With the depletion of mineral resources in near surface ground, mining exploitation in challenging environments such as at great depth and under sea water has become an inevitable trend all over the world. There are plenty of mineral resources along and around the coastlines in China, where the total length of coastline is over 32,000 km. Therefore, it is imperative to carry out studies on rock mechanics-related problems with regard to the safe exploitation of subsea minerals. A key question for subsea mining is to determine the minimum required thickness of crown pillar and to keep the sea water out from mining excavations. The research in this field is relatively scarce except the Norwegian experience on subsea tunnels in the Nordic countries and recently in China , , , , ,  and . Nilsen , Dahlo and Nilsen , Li et al.  and  have discussed the stability problem and the minimum thickness of the rock cover in subsea tunnels. However, the Norwegian experience in subsea tunnels cannot be directly applied to subsea mines because subsea mining is technically more complicated than subsea tunnel construction. The size of mining stope is usually larger than that of tunnels and the blasting induced disturbance in subsea mine is more severe than that in subsea tunnel. Nevertheless, the researches on the stability assessment of crown pillars for underground mines have been extensively reported and discussed , , , , ,  and . Hutchinson et al.  pointed out that three types of methods were used to assess the stability of the crown pillar, which included empirical analysis methods, mechanistic analysis methods and numerical analysis methods. For example, the scaled span method, one of the empirical analysis methods suggested by Carter , has been used to determine the stability of surface crown pillars in both active and abandoned mines for more than a decade. However, for stress distribution and rigorous failure mode analysis of crown pillars, numerical analysis method is a better choice. In addition, the authors have conducted case studies on the determination of safe crown pillar thickness between underground stope and open-pit mine by using different analysis methods . The experience can guide us to handle the relevant technical problem. However, the influence of sea water constitutes a new challenge. Numerical modelling is an efficient technique to enhance the understanding of the mechanical response of crown pillars associated with subsea mining. The Itasca software FLAC3D is widely used in geotechnical and mining engineering. The model construction part in FLAC3D is however not easy for complex mining conditions . Therefore, we resort to other commercial software for constructing numerical models, which are then input into FLAC3D for further analysis. The mining software SURPAC can realize a 3D vision of mines conveniently . However, SURPAC cannot handle complex stability analysis. One approach to tackle that problem is to integrate SURPAC and FLAC3D. Some successful underground mining model construction examples in China were introduced by Lin et al. , Liu et al. , and Luo et al.  through integrating SURPAC and FLAC3D. More recently, Grenon and Hadjigeorgiou integrated a probabilistic limit equilibrium approach into Gemcom SURPAC for an open pit design and slope stability analysis . Grenon and Laflamme carried out slope orientation assessment for open-pit mines based on the digital elevation model and GIS algorithms . In this study, a 3D block model for a subsea gold mine is built in SURPAC, which is exported to FLAC3D by a MATLAB program. The crown pillar stability is then numerically assessed by FLAC3D, in which the mining sequences and sea water pressure are taken into consideration. The in situ rock deformation observation and a four-year-field practice  prove that the numerical modelling based on integrating SURPAC and FLAC3D is helpful to determine the minimum thickness of the crown pillar for the subsea gold mine.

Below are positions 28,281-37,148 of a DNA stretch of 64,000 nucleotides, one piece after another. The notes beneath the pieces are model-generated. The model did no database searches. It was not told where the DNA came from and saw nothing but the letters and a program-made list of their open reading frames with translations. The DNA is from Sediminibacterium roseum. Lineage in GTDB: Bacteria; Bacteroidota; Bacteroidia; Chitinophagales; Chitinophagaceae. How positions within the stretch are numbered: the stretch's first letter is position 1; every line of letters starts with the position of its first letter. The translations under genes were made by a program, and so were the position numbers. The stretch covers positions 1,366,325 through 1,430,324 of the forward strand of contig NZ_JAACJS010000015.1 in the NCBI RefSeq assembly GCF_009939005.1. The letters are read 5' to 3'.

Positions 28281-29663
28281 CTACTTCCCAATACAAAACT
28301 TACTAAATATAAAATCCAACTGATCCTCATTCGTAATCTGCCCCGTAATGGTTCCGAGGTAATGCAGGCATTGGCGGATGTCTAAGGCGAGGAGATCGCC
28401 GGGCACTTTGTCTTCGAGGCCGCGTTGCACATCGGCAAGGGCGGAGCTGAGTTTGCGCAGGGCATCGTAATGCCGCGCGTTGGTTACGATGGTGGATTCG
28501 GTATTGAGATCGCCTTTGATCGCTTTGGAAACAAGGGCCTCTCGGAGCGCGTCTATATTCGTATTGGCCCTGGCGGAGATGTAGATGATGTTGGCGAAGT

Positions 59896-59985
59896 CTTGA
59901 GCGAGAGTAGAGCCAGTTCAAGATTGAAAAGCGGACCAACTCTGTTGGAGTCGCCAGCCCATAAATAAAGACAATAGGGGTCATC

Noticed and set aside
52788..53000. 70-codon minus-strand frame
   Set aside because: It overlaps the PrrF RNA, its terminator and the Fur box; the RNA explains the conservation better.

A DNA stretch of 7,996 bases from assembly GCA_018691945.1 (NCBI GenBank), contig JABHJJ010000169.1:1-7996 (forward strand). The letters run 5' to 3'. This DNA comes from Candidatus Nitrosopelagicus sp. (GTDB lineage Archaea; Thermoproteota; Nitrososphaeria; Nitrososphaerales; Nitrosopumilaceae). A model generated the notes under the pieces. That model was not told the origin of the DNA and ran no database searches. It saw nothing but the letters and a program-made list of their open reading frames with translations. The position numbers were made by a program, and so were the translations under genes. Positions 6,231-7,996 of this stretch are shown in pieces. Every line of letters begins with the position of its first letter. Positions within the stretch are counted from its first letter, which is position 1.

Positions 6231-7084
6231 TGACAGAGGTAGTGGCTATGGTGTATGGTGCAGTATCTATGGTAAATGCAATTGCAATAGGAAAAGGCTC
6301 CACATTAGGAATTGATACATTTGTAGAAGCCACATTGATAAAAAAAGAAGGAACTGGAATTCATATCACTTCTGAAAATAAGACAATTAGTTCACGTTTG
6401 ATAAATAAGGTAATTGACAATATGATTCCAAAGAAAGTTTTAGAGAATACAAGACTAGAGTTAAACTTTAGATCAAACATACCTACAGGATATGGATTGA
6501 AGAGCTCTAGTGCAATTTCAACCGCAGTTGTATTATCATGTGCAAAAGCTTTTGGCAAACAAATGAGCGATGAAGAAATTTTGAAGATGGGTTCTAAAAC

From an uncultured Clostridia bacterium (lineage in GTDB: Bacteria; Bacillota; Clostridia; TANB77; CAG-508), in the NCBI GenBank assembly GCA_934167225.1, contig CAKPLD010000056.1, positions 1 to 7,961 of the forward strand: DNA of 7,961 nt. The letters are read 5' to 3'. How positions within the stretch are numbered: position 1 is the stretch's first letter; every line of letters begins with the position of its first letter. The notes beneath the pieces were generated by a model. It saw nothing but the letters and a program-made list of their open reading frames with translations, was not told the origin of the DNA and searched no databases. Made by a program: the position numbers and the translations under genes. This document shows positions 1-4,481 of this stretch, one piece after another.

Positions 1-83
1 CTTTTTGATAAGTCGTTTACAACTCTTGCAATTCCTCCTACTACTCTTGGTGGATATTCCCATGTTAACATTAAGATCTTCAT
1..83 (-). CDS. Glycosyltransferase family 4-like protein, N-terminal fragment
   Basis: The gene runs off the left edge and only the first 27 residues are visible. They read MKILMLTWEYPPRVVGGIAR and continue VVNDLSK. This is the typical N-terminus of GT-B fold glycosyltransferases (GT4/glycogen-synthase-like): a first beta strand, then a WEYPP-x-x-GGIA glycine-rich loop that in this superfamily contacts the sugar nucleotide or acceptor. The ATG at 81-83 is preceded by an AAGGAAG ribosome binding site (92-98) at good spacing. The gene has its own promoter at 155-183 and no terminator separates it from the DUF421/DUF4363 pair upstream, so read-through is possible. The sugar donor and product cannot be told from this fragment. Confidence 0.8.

نتیجه گیری انگلیسی
A cut-and-fill stoping method is successfully used in the first subsea gold mine (Sanshaodao gold mine) in China. By integrating SURPAC and FLAC3D, a realistic geometric numerical model has been built based on the geological information of drill holes. The numerical model includes different groups to represent the mining infrastructure such as stopes, panel pillars and barrier pillars. The excavation and backfill sequences, the mechanical properties of surrounding rock masses in a water-saturated condition, and the influence of sea water pressure have been considered in the numerical analysis. The minimum required thickness of the crown pillar is found to be at least 50 m at the Xinli Zone of the Sanshandao gold mine, in the presence of a 10 m depth of sea water, and 35 m thick sea mud (silty clay) and Quaternary deposit in the seabed. Field displacement observation shows that the vertical deformation rate of the crown pillar is smaller than 0.023%, which is also less than that of the numerical result (0.033%). It reveals that the reserved safety factor is about 1.43 when using the cut-and-fill stoping method from level −165 m to −115 m in the subsea gold mine. The mining activities may extend to level −95 m based on the present numerical analysis. A four-year-field practice shows that the numerical modelling by integrating SURPAC and FLAC3D is helpful to determine the minimum thickness of the crown pillar in the subsea gold mine.